If I found rat feces in a bag of cheese curls that I have been snacking on for about 3 days, what kind of action should I take?

UPDATED: Sep 7, 2011

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If I found rat feces in a bag of cheese curls that I have been snacking on for about 3 days, what kind of action should I take?

I have been sick for the past 2 days but brushed it off as a virus. Now not so sure. Definitely sick now that I found feces in food I have been eating.

Asked on September 7, 2011 under Personal Injury, Alabama


SJZ, Member, New York Bar / FreeAdvice Contributing Attorney

Answered 11 years ago | Contributor

Legally, if a bag of food is adulterated or contaminated by some harmful or foreign material--such as, for example, rate droppings--you may be able to sue some combination of the manufacturer (if that's where the contamination came in), the distributor (if the droppings got in at that stage), or the seller/retailer/etc. (if it was when the bag was in the store that it was contaminated).

The question becomes whether it is worthwhile suing. If you have not incurred significant medical bills, have not lost much work/wages, and will not suffer some long term detriment, it's probably not worth a lawsuit. The law provides compensation for actual injuries suffered; if you "only" feel sick for a few days but have not suffered other costs or damage, it's likely that the cost of a lawsuit would exceed what you could recover.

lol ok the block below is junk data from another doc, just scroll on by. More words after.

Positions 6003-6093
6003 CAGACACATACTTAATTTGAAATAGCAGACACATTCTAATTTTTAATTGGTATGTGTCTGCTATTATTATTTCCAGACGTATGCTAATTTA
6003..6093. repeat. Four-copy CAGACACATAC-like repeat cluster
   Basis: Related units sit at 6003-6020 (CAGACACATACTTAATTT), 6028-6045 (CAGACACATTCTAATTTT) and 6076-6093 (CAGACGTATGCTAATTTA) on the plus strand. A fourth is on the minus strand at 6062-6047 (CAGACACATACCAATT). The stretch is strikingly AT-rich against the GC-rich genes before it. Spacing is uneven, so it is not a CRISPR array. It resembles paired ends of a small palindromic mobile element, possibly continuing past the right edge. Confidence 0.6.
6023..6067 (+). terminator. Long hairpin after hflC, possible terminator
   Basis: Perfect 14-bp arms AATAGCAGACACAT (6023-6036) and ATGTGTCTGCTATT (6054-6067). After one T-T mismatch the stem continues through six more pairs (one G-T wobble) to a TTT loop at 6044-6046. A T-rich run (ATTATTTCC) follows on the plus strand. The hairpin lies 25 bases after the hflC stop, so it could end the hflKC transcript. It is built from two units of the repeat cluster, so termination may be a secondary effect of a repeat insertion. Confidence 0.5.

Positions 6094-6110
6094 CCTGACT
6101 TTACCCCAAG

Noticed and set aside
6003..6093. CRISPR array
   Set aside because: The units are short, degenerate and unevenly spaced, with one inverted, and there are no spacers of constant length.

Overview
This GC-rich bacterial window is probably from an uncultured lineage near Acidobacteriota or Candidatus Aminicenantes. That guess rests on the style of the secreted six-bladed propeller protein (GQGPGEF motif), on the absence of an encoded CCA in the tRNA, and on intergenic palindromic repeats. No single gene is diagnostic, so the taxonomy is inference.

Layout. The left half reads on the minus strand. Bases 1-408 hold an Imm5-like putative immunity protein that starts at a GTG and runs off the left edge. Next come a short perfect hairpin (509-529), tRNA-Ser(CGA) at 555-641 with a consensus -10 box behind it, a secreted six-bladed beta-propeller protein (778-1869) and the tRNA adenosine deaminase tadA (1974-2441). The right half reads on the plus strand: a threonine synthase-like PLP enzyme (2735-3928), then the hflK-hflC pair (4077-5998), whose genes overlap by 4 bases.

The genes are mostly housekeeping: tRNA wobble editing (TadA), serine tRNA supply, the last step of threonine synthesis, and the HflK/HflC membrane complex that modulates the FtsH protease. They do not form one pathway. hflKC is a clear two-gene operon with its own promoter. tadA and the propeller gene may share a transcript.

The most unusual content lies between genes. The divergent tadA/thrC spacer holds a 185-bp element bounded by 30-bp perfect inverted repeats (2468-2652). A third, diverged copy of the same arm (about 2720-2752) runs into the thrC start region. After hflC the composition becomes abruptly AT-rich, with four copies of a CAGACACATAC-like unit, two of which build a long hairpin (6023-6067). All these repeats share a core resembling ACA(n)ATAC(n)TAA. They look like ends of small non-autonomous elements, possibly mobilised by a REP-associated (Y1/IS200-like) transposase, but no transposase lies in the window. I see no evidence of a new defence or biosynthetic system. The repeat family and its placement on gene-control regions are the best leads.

That said, you can contact the various parties described above and see if any will offer you compensation.

IMPORTANT NOTICE: The Answer(s) provided above are for general information only. The attorney providing the answer was not serving as the attorney for the person submitting the question or in any attorney-client relationship with such person. Laws may vary from state to state, and sometimes change. Tiny variations in the facts, or a fact not set forth in a question, often can change a legal outcome or an attorney's conclusion. Although AttorneyPages.com has verified the attorney was admitted to practice law in at least one jurisdiction, he or she may not be authorized to practice law in the jurisdiction referred to in the question, nor is he or she necessarily experienced in the area of the law involved. Unlike the information in the Answer(s) above, upon which you should NOT rely, for personal advice you can rely upon we suggest you retain an attorney to represent you.

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